And so then when we see him gaslit into this neurosis, as you said, we’re all kind of cheering that on. It’s really interesting. It’s humorous, putting that Gaslight narrative on its head. But the performance gets so much more complicated and so much deeper, and you’re really following this person into his own implosion in a way where I felt really guilty at the end for cheering on his demise. This is someone who will never recover from having had this happen to him, from having had his wife cheat on him, but then also the mental deterioration of having been so bombastically lied to, and so publicly as well.
This play has the opportunity to become so profoundly sad. And in its final moments of clarity, it’s so serious. And I’m just marvelling at that contrast to the beginning.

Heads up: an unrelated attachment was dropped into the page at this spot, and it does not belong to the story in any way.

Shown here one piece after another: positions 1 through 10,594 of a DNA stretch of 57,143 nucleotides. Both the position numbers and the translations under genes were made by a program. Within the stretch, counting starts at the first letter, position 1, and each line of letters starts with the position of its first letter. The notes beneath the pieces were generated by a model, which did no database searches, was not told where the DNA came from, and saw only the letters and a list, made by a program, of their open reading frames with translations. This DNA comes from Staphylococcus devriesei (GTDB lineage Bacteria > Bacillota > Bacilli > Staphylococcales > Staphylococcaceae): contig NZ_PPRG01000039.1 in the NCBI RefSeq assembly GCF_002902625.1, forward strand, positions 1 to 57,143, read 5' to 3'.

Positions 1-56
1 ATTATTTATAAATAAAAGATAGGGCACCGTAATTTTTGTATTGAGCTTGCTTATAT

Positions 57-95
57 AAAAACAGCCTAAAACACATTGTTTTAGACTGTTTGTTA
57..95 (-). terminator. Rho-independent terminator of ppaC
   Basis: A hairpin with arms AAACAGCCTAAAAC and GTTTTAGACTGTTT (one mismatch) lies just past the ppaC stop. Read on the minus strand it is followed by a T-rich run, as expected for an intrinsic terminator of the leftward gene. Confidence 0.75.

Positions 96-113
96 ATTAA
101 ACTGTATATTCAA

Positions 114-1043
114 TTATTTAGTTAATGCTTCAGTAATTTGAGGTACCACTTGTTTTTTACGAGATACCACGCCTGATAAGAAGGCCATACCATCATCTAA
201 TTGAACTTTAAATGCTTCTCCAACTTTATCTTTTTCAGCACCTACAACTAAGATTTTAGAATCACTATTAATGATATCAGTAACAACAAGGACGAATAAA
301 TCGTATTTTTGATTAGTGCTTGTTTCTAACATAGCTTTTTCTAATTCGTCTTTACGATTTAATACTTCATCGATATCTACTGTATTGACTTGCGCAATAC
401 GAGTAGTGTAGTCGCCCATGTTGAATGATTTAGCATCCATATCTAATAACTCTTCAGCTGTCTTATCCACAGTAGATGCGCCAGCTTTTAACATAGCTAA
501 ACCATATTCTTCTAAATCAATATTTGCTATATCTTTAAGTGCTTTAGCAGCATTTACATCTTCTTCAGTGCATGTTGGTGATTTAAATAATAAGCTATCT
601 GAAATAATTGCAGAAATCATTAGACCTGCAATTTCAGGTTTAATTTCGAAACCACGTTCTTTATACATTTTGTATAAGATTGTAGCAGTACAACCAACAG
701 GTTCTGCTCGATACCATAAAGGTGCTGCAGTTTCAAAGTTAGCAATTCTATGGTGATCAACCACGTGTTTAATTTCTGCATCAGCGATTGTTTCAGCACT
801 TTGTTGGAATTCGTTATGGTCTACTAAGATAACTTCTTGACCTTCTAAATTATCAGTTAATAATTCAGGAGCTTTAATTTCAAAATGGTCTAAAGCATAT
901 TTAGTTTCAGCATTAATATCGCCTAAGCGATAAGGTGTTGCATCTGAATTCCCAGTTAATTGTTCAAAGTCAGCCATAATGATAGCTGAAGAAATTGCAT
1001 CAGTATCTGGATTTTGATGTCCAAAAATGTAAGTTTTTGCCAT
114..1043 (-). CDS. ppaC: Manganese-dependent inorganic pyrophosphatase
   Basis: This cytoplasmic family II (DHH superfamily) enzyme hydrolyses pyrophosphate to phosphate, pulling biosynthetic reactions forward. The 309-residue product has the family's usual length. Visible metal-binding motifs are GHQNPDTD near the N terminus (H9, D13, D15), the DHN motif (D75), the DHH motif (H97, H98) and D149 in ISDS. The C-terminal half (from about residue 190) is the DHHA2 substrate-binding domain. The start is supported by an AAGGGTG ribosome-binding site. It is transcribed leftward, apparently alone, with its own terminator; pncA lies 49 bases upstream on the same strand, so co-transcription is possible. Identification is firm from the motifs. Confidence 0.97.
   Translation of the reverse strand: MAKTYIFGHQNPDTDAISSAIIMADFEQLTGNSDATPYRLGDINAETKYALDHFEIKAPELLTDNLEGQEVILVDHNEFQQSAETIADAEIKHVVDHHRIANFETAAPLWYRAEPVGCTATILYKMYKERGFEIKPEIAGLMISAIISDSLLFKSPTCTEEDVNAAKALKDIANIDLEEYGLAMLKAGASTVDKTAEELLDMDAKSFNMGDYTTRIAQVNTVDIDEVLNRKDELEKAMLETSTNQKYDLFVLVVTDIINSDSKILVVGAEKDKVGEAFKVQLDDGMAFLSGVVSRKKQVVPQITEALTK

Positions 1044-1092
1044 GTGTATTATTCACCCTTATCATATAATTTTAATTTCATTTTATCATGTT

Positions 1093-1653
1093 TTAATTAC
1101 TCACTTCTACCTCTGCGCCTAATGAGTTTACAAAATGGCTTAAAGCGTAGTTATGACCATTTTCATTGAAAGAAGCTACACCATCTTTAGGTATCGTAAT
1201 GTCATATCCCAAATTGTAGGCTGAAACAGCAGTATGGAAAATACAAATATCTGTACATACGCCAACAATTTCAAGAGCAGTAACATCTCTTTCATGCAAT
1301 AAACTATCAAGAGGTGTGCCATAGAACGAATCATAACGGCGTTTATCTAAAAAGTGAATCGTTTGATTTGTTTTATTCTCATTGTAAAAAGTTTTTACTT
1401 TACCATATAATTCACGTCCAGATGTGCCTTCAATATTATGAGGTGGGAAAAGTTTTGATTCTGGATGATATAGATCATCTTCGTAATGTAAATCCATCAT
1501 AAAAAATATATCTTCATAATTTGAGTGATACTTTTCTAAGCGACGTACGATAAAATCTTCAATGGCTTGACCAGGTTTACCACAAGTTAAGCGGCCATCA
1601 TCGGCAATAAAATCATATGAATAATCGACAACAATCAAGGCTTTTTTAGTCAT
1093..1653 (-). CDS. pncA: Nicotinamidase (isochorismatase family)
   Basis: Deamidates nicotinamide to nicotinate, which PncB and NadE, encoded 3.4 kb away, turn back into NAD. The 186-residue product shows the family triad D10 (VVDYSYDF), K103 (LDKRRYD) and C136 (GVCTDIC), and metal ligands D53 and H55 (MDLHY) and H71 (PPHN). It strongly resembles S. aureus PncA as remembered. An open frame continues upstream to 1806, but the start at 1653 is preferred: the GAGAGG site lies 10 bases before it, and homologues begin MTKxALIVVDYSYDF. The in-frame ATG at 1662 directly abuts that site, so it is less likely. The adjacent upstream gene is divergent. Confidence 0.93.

LD: It’s true, which kind of complicates the idea that this might be your silly little Stratford matinee prelude to your evening tragedy. It’s a full meal on its own.
AM: Yeah, and to that end, just for the record, I so endorse this play. If you’re planning a trip to Stratford, this is your mandate: go see this one.
LD: I agree. This is a sleeper hit. It would be a mistake to skip it.
AM: I want to bully everyone I know into seeing this one. I know it’s not one that most people will go to intuitively — it’s not a Shakespeare or a musical — but they should. I’d argue Grand Magic would pair well with just about anything else at the festival for a two-show day.
LD: You gotta go for the Jackman-Torkoff double bill with this and Richard II.
Theatre nerds will dig this one because it would never be written today. The structure is so creative, the dramaturgy so elegant.